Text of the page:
Azure Dedicated HSM physical security
Azure Dedicated HSM helps you meet advanced security requirements for key storage. It is managed following stringent security practices throughout its full lifecycle to meet customers needs.
Security through procurement
Microsoft follows a secure procurement process. We manage the chain of custody and ensure that the specific device ordered and shipped is the device arriving at our data centers. The devices are in tamper-event plastic backs. They are stored in a secure storage area until commissioned in the data gallery of the data center. The racks containing the HSM devices are considered high business impact(HBI). The devices are locked and under video surveillance at all times front and back.
Security through deployment
HSMs are installed in racks together with associated networking components. Once installed, they must be configured before they are made available as part of the Azure Dedicated HSM Service. This configuration activity is performed by Microsoft employees that have undergone a background check. “Just In Time” (JIT) administration is used to limit access to only the right employees and for only the time that access is needed. The procedures and systems used also ensure that all activity related to the HSM devices is logged.
Security in operations
HSMs are hardware appliances (the actual HSM being a PCI card within the appliance) so it is possible that component level issues may arise. Potential issues include but are not limited to fan and power supply failures. This type of event will require maintenance or break/fix activities to replace any swappable components.
After a device is provisioned and under customer management, the hot-swappable power supply is the only components that would be replaced. This component is outside of the security boundary and does not cause a tamper event. A ticketing system is used to authorize a Microsoft engineer to access the rear of the HBI rack. When the ticket is processed a temporary physical key is issued. This key gives the engineer access to the device and allows them to swap the affected component. Any other access (that is, tamper event causing) would be done when a device is not allocated to a customer thus minimizing security and availability risk.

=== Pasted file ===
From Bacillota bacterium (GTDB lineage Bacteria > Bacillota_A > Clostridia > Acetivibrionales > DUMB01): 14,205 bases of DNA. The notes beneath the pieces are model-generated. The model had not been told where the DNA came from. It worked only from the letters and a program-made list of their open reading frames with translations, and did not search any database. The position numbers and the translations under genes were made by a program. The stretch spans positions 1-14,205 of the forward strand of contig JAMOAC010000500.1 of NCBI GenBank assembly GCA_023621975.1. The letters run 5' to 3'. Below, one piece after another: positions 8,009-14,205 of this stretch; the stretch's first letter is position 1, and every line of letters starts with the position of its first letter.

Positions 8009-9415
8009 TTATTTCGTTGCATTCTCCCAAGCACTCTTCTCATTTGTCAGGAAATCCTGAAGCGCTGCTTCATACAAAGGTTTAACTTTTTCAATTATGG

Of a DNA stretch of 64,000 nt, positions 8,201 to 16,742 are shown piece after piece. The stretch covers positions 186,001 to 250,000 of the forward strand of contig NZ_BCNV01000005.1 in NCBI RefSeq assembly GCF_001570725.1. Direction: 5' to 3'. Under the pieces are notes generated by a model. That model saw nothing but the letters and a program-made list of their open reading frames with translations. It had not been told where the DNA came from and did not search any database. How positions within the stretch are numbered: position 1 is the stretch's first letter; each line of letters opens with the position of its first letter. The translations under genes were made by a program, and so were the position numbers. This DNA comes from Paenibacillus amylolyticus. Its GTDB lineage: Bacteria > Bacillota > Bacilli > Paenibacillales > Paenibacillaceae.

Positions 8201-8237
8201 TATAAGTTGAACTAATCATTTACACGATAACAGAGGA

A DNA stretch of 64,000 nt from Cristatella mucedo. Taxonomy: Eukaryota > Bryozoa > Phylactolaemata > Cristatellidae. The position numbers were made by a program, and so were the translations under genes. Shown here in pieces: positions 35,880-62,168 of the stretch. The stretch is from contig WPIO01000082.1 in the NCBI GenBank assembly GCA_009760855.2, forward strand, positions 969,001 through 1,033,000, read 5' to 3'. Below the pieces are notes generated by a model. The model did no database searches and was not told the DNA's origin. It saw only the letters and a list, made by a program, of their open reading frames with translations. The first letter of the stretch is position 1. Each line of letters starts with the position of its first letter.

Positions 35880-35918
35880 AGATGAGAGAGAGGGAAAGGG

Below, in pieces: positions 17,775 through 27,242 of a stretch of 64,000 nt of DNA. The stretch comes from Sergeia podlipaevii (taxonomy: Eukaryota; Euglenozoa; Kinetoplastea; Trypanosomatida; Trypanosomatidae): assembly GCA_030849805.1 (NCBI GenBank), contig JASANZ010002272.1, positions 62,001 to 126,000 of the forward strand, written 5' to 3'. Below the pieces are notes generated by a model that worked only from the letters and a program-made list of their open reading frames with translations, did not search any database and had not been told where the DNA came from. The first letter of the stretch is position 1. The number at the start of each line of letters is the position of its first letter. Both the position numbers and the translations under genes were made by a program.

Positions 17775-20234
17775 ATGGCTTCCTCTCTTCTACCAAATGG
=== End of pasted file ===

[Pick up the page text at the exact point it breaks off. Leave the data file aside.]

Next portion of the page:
In the event of total device failure, a process similar to the one used during component failure is followed. If a customer is not able to zeroize the device, or the device is in an unknown state, the data bearing devices will be removed and placed in an in-rack destruction bin. Devices placed in the bin will be destroyed in a controlled and secure manner. No data bearing devices from an HBI rack will leave a Microsoft datacenter.
Other Rack Access Activities
If a Microsoft engineer must access the rack used by HSM devices (for example, networking device maintenance), standard security procedures will be used to gain access to the HBI secure rack. All access will be under video surveillance. The HSM devices are validated to FIPS 140-2 Level 3 so any unauthorized access to the HSM Devices will be signaled to the customer and data will be zeroized.
Logical level security considerations
HSMs are provisioned to a virtual network created by the customer. This is a customer’s private IUP Address space. This configuration provides a valuable logical network level isolation and ensures access only by the customer. This implies that all logical level security controls are the responsibility of the customer.
It is recommended that all key concepts of the service, such as high availability and security and supportability for example, are well understood before device provisioning, application design or deployment.